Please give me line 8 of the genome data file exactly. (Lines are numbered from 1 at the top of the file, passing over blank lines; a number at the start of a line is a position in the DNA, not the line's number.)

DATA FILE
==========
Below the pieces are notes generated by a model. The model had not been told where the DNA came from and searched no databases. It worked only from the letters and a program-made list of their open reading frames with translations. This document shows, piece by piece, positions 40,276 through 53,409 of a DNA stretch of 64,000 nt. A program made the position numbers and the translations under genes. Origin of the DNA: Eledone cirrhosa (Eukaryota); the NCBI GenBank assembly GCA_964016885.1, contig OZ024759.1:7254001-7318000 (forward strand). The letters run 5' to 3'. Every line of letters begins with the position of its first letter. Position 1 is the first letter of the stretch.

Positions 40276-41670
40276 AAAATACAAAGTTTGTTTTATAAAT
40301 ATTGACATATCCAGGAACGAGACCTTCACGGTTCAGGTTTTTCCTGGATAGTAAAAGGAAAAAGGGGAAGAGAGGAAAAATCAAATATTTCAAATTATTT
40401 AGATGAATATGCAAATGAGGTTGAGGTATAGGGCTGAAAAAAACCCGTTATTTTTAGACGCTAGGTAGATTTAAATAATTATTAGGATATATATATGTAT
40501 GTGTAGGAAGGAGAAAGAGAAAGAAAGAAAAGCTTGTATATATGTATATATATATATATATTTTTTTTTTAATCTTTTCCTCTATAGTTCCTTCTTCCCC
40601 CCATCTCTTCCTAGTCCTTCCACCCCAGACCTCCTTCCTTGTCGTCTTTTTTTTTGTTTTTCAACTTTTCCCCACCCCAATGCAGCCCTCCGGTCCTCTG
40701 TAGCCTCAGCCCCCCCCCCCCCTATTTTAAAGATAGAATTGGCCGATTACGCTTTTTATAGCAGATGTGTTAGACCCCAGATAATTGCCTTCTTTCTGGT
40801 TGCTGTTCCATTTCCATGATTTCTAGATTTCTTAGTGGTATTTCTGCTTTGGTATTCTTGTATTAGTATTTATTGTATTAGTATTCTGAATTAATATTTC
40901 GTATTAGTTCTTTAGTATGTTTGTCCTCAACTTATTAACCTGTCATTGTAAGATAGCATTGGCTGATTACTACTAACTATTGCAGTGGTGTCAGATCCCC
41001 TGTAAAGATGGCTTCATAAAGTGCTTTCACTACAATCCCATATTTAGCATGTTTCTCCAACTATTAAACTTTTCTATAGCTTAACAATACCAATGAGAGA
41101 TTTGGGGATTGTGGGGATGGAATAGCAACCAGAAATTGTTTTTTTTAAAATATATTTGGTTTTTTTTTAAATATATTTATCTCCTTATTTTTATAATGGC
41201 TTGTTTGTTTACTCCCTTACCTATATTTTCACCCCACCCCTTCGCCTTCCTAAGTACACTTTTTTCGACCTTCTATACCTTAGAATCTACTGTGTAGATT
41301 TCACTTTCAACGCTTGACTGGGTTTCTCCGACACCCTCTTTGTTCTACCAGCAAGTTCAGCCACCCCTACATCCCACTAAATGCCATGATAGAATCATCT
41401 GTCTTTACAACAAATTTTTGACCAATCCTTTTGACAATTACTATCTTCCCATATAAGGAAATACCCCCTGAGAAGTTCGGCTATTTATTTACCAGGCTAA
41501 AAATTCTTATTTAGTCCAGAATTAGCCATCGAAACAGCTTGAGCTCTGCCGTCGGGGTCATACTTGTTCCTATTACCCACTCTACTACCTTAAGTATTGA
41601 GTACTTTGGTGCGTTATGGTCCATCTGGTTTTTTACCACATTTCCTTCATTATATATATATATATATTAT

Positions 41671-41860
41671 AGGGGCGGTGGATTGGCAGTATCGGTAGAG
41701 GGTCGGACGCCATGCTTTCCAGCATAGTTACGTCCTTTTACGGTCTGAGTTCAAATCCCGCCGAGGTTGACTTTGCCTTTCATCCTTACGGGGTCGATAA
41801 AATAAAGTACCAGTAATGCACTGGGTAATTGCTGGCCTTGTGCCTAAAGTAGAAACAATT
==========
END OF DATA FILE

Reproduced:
40701 TAGCCTCAGCCCCCCCCCCCCCTATTTTAAAGATAGAATTGGCCGATTACGCTTTTTATAGCAGATGTGTTAGACCCCAGATAATTGCCTTCTTTCTGGT